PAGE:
The home do not currently have a registered manager in post. The provider Keychange Charity had put in place support for the homes deputy manager in the absence of a registered manager. The provider’s operation manager and registered manager from one of the provider’s other homes visited a minimum of weekly. This meant that the provider had ensured the home was managed by a person supported by competent managers in the absence of a registered manager at the home.

Staff were confident in the deputy manager, they told us since she had taken charge there was a positive atmosphere amongst the staff. Comments included “X has done really well” and “X has done a great job, we are now working as a team”.

The provider’s representative undertook a monthly compliance visit. This showed that they worked with the deputy manager and the staff to ensure the standards that people expected at the home were maintained.

There had been communication difficulties between the local district nurse team and the home. Systems were being put into place to remedy this to make sure people received their care in a joined up way.

Inspection carried out on 28 October and 5 November 2013

During a routine inspection

For both our visits the registered manager was not present. However we met the interim regional manager who was the registered manager for another home run by the organisation.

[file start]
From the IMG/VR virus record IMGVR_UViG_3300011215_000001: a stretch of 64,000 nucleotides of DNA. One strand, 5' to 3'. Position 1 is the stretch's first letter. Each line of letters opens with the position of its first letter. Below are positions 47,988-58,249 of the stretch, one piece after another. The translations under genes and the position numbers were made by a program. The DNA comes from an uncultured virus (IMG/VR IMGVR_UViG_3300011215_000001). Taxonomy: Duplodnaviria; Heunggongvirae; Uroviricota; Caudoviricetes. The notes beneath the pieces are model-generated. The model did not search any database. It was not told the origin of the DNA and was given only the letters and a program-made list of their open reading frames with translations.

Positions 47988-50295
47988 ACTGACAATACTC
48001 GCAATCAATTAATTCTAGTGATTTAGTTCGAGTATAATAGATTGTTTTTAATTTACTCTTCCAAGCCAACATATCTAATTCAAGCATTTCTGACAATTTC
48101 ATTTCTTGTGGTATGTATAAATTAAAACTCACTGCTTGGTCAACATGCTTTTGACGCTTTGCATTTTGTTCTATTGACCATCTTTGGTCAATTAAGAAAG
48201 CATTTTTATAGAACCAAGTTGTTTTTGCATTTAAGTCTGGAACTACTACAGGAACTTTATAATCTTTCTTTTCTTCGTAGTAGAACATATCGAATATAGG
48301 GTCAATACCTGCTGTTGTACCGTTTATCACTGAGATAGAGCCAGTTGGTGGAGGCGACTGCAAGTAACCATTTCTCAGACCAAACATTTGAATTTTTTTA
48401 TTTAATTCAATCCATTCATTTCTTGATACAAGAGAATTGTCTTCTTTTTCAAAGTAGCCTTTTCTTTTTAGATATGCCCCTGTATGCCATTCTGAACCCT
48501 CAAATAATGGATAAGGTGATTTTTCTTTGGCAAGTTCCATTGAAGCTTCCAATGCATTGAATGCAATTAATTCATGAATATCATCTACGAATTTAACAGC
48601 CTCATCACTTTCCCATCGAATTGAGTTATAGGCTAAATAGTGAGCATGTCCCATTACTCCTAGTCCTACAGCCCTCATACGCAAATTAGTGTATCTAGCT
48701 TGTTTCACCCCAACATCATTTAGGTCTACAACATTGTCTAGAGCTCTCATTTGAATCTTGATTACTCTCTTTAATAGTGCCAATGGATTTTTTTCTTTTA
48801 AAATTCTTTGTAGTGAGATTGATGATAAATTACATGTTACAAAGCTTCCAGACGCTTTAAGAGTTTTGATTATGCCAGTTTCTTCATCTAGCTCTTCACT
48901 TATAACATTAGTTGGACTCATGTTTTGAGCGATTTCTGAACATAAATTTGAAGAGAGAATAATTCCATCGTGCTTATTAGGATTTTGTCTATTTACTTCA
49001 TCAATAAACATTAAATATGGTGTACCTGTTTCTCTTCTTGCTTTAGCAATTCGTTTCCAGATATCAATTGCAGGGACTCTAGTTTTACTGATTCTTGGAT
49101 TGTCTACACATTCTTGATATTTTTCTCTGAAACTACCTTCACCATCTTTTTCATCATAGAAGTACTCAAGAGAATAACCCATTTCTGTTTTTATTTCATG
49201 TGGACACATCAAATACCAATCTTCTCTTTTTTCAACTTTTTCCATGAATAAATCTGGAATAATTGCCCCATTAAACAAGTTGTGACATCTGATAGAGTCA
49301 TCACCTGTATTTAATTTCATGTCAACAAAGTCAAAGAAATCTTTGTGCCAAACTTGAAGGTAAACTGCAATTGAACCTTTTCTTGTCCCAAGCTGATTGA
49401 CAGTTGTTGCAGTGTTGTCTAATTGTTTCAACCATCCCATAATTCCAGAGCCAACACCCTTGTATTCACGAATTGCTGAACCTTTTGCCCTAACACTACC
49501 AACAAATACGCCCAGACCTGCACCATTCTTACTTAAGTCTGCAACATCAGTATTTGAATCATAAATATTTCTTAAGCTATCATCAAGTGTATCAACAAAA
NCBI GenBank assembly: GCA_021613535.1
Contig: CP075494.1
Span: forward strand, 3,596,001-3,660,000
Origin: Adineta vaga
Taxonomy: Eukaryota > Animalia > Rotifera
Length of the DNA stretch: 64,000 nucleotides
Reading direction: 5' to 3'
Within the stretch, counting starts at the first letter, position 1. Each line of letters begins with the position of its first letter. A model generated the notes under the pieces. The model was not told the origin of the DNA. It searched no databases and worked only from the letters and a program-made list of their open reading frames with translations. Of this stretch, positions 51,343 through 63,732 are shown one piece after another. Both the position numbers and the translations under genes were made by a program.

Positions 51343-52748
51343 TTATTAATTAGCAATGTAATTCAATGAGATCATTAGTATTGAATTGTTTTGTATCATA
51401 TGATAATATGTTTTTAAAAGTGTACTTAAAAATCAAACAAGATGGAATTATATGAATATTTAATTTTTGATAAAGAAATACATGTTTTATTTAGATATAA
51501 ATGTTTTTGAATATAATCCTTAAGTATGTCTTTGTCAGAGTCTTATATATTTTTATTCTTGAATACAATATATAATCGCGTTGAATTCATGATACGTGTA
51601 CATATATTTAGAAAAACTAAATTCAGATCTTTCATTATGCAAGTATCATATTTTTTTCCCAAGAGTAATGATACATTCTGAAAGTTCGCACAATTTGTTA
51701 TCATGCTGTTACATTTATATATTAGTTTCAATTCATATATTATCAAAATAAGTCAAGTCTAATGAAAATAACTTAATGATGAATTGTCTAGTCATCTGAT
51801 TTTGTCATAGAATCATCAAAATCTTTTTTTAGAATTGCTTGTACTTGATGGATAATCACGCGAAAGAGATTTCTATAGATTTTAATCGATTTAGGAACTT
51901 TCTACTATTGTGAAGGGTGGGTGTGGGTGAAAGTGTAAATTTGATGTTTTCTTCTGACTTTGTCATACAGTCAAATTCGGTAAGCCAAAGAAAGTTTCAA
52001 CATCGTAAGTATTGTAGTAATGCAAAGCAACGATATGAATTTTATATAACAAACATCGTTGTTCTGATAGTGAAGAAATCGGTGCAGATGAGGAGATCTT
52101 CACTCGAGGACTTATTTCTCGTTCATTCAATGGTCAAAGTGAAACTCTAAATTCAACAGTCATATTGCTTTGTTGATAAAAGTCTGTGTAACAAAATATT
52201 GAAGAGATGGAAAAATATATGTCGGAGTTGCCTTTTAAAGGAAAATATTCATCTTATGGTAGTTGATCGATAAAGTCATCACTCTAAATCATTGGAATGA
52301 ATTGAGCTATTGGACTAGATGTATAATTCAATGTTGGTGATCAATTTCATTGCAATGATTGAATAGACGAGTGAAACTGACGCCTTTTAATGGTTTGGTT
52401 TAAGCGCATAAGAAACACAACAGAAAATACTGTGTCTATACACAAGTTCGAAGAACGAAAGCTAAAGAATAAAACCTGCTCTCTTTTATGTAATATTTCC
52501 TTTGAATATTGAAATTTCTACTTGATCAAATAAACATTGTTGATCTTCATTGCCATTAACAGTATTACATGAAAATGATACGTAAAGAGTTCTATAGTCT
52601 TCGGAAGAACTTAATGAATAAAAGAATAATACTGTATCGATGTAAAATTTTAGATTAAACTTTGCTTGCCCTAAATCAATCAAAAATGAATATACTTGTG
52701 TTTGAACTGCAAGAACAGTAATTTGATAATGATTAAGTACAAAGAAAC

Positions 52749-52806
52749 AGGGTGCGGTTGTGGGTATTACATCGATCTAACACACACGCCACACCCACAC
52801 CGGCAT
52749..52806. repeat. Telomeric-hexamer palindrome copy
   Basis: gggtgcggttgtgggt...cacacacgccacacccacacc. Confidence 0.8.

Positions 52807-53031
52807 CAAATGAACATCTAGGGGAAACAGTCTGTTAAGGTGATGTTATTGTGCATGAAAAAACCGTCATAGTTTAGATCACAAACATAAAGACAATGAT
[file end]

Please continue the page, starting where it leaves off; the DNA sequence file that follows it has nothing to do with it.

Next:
We were told of a serious incident that had occurred a few weeks before our visit. Our attention was also drawn to concerns regarding communication that could have consequences about the quality of care provided by Rose Lawn. The interim regional manager told us that the organisation was aware of concerns at Rose Lawn and that the organisation was taking steps to rectify matters.

We also met people who lived at Rose Lawn who spoke positively about the support they received and who told us "We have nothing to compare it with, but I think it's good. I can't think of anything to improve it. Staff are very good, I would say so."

Inspection carried out on 19 February 2013

During an inspection to make sure that the improvements required had been made

We inspected Rose Lawn to follow up compliance actions made at our last inspection in May 2012. We had received an action plan from the service about how they intended to ensure that they were compliant with the essential standards and regulations. There were 28 people living at the service at the time of the inspection and one vacancy. We spoke with six people living there, the registered manager, Head of Care, four relatives and two care workers. We also toured the home and spent time observing life in the communal areas. We looked at key documents such as staff meeting minutes, care plans and risk assessments.